I was fresh out of NYSC when I decided to start my cooking business. I was entering a field that was a little ‘congested’ and I was thinking all I needed was just enough money to rent a barbecue stand and it was Go Time! When it was time to make my chicken I knew it had to stand out and be unapologetically awesome. Now, even though I was already mixing my sauce barbecue sauce myself I knew I needed a punch! As if it was written in the stars, I found some sesame oil lying fallow in my store. I had always used it for stir-fries but never anything else so seeing the bottle randomly just set my head spining. I poured as much i thought was okay on to the chicken and when it hit the charcoal it was sensational. I had got my “difference”. Since then, I tried it on other things; some were successful while some were plain epic failures. The good thing is that, I now know.
So today I thought share with everyone how you can use sesame not just as the condiment that dies in your fridge or the stir fry ingredient you put because the recipe dictates such. I’m going to try and explore your sesame oil options.
Essentials of Sesame Oil
Sesame oil comes in both light and dark blended varieties. The former is usually pressed from the raw seeds and has a high smoking point. It’s preferable for cooking over the roasted/blended dark variety. The dark variety is common in the Asian regions. With this variety, the seeds are pressed AFTER they have been roasted. The oil derived from this press has a lower smoking point and is used as seasoning rather than cooking oil. So basically you use it to finish stir fries and it’s sprinkled over meals.
Sesame oil is nutty in flavour especially the blended dark variety so if you heat it up too much it would start to burn.
Remember how I said the secret to my awesome barbecue chicken is sesame oil? Yeah, it also works amazingly with fish. The next time you want to pan sear or deep fry some Croaker or any white fleshy fish, add a little sesame oil to the spice mix (which maybe a little garlic, salt white pepper seasoning cube)and let it marinade for at least 30 minutes. Add flour lightly and deep fry till golden and perfectly steamed on the inside. I find that sesame oil adds this extra nuttiness that compliments the sweetness of the fish.
Mix some sesame oil with some barbecue sauce and use to baste our chops, burgers, sausages and prawns on the grill. Sesame and coal are best friends.
The next time you want to try an Asian inspired salad, mix the sesame oil with some rice wine vinegar, honey and some chilli sauce to coat the leaves or use it to glaze the salmon.
The lighter pressed oil is a good massage oil so after a long week get some body massaging with this lighter version of the oil.
It certainly goes well with seafood. Mix garlic, chilli sauce and sesame oil together then simply grill or put in a broth.
You know I wont just go on and on about sesame oil without giving you a recipe so let’s try something.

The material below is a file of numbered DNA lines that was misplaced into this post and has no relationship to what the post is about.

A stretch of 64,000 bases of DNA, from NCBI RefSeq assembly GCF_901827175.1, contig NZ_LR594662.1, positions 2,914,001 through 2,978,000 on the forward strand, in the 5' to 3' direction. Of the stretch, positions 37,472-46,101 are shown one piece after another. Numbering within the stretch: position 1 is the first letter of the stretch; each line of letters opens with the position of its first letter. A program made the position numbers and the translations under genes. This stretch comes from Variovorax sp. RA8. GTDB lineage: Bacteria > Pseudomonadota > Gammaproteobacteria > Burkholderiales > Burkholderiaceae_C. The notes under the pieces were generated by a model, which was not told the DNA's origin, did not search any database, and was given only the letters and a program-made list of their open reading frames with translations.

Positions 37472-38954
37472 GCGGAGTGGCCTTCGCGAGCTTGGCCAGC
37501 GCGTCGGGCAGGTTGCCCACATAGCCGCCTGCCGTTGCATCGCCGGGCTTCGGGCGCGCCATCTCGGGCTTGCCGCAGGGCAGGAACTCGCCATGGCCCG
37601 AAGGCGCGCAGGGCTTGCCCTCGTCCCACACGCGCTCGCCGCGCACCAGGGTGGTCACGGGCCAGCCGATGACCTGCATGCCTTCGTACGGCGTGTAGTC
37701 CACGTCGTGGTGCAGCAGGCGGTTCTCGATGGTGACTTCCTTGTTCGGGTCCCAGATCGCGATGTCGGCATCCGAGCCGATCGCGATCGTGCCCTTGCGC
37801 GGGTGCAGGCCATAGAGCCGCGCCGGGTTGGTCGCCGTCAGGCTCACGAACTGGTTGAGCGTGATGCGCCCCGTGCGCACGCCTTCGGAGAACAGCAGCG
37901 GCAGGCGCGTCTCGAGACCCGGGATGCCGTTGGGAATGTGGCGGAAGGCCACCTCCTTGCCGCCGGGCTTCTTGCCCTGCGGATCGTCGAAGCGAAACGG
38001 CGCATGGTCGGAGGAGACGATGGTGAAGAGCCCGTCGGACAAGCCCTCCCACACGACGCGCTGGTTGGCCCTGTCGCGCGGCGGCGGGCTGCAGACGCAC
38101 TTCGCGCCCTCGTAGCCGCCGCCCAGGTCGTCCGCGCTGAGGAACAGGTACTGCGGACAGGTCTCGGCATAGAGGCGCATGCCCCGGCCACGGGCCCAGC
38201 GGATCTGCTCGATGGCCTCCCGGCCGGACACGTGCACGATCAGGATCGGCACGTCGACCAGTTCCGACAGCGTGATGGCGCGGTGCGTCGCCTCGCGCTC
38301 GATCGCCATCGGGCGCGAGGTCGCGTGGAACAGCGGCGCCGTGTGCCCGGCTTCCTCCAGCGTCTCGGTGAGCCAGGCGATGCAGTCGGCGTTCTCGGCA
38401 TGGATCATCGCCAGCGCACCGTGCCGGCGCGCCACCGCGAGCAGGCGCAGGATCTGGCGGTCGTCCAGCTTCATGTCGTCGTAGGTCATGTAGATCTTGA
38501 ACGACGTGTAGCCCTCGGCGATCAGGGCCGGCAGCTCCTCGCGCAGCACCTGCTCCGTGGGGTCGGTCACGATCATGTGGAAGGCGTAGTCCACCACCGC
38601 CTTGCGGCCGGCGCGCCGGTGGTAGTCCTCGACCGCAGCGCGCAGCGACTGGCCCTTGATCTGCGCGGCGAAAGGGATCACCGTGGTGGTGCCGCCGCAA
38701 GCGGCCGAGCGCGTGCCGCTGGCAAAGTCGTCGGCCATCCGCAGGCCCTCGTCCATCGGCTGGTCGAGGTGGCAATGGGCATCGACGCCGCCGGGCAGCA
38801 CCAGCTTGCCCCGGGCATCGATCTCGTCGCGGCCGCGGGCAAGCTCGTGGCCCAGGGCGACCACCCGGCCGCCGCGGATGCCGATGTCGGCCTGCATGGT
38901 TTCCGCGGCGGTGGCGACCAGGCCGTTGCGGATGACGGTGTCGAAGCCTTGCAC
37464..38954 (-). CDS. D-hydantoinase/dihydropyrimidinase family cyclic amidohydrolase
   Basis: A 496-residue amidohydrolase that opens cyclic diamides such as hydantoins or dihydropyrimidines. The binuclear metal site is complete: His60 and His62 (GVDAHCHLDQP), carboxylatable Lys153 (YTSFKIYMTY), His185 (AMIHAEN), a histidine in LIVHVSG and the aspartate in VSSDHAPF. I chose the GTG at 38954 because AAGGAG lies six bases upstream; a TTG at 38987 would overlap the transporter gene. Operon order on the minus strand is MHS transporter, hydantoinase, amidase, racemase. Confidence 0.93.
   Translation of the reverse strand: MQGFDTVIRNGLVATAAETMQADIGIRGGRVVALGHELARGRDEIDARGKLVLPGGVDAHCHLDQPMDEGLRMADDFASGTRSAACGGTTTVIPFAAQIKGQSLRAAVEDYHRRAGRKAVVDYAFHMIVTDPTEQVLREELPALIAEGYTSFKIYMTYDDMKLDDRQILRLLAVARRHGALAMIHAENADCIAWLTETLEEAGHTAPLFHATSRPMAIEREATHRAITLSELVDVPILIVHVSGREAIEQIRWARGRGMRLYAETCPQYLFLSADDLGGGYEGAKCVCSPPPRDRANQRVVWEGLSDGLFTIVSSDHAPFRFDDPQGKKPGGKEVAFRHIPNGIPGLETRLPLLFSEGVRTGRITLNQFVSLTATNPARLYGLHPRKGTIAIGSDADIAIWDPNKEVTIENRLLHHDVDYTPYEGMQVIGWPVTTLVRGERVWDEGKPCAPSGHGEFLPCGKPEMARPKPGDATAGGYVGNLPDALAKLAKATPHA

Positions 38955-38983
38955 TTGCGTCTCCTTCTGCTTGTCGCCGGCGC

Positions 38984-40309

I thought this would be something simple you can do and marinade weeks in advance and leave in your freezer. When you have friends over you can just bring it out to thaw and pop it in the grill for a weekend lunch.
I used chicken tenders here which is basically the extra slab of flesh that’s attached to the breast of the chicken. You can use plain chicken breasts or just marinade legs and roast in the oven.
What You Need
600 grams chicken tenders
1 medium sized onion
2 tablespoons crushed garlic
1 tablespoon grated ginger
3 tablespoons Siracha chilli sauce
small bunch spring onions
30g (handful bunch) fresh coriander or 2 tablespoons coriander chutney sauce (which i used)
31/2 tablespoons sesame oil
1 tablespoon dark soy sauce
1 tablespoon honey
2 tablespoons rice wine vinegar or white wine vinegar
Place the chicken tenders in a bowl and set aside. In a blender, place all the other ingredients except the sesame oil. Start the blender motor on a medium speed and slowly add the sesame oil and increase to a high speed till you have a semi-smooth mix.
Pour the mix over the chicken and leave to marinade for at least an hour to overnight.
Skewer onto the sticks and brush the chicken with oil and place on a hot grill or place in the oven and since these are tenders they need maybe one minute and a half per side so it’s juicy in the middle and not dry.
Serve with a dipping sauce made by mixing honey, sesame oil, vinegar, soy sauce (light preferably but dark is fine too but its a stronger sauce)and some sliced chilles .Place all these things in jar and shake and pour into your dipping bowl. The ratios you want as guidelines are 1 part vinegar to two parts oil and depending on how sweet for salty you want it you balance out the honey and soy to your salt and sugar taste.
Special Shout Out to Demilade Olubanwo for the amazing pictures. You can check out his blog here
Have a flavour-filled weekend!
A Bientôt !
Photo credit for the Sesame Oil: cookinglight.com